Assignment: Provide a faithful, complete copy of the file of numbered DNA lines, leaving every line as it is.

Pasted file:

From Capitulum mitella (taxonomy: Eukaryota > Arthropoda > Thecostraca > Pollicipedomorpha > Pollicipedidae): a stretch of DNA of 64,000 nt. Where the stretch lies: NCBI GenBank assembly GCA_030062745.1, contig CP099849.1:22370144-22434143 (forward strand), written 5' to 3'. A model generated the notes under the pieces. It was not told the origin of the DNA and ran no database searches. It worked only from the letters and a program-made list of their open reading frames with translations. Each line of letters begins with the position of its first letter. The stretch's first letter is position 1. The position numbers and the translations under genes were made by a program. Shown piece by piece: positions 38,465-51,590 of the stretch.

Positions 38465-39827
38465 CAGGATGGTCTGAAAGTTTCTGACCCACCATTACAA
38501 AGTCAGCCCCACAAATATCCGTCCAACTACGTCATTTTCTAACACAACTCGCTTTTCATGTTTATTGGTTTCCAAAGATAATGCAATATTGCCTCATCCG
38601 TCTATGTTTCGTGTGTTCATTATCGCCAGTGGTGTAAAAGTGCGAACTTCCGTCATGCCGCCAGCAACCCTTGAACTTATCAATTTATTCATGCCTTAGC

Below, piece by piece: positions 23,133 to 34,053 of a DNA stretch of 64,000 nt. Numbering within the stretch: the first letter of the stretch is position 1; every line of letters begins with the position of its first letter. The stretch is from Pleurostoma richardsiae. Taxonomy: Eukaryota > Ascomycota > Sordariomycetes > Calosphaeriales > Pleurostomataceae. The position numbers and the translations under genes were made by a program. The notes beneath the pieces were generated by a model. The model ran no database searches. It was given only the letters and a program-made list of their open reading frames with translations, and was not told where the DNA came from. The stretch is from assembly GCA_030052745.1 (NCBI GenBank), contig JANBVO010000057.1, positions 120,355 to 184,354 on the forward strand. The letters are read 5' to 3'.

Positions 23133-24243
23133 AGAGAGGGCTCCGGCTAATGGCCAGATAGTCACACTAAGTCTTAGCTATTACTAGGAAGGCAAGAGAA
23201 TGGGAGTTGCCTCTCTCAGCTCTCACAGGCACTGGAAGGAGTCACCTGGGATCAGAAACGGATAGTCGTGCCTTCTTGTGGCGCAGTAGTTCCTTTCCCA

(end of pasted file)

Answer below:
From Capitulum mitella (taxonomy: Eukaryota > Arthropoda > Thecostraca > Pollicipedomorpha > Pollicipedidae): a stretch of DNA of 64,000 nt. Where the stretch lies: NCBI GenBank assembly GCA_030062745.1, contig CP099849.1:22370144-22434143 (forward strand), written 5' to 3'. A model generated the notes under the pieces. It was not told the origin of the DNA and ran no database searches. It worked only from the letters and a program-made list of their open reading frames with translations. Each line of letters begins with the position of its first letter. The stretch's first letter is position 1. The position numbers and the translations under genes were made by a program. Shown piece by piece: positions 38,465-51,590 of the stretch.

Positions 38465-39827
38465 CAGGATGGTCTGAAAGTTTCTGACCCACCATTACAA
38501 AGTCAGCCCCACAAATATCCGTCCAACTACGTCATTTTCTAACACAACTCGCTTTTCATGTTTATTGGTTTCCAAAGATAATGCAATATTGCCTCATCCG
38601 TCTATGTTTCGTGTGTTCATTATCGCCAGTGGTGTAAAAGTGCGAACTTCCGTCATGCCGCCAGCAACCCTTGAACTTATCAATTTATTCATGCCTTAGC

Below, piece by piece: positions 23,133 to 34,053 of a DNA stretch of 64,000 nt. Numbering within the stretch: the first letter of the stretch is position 1; every line of letters begins with the position of its first letter. The stretch is from Pleurostoma richardsiae. Taxonomy: Eukaryota > Ascomycota > Sordariomycetes > Calosphaeriales > Pleurostomataceae. The position numbers and the translations under genes were made by a program. The notes beneath the pieces were generated by a model. The model ran no database searches. It was given only the letters and a program-made list of their open reading frames with translations, and was not told where the DNA came from. The stretch is from assembly GCA_030052745.1 (NCBI GenBank), contig JANBVO010000057.1, positions 120,355 to 184,354 on the forward strand. The letters are read 5' to 3'.

Positions 23133-24243
23133 AGAGAGGGCTCCGGCTAATGGCCAGATAGTCACACTAAGTCTTAGCTATTACTAGGAAGGCAAGAGAA
23201 TGGGAGTTGCCTCTCTCAGCTCTCACAGGCACTGGAAGGAGTCACCTGGGATCAGAAACGGATAGTCGTGCCTTCTTGTGGCGCAGTAGTTCCTTTCCCA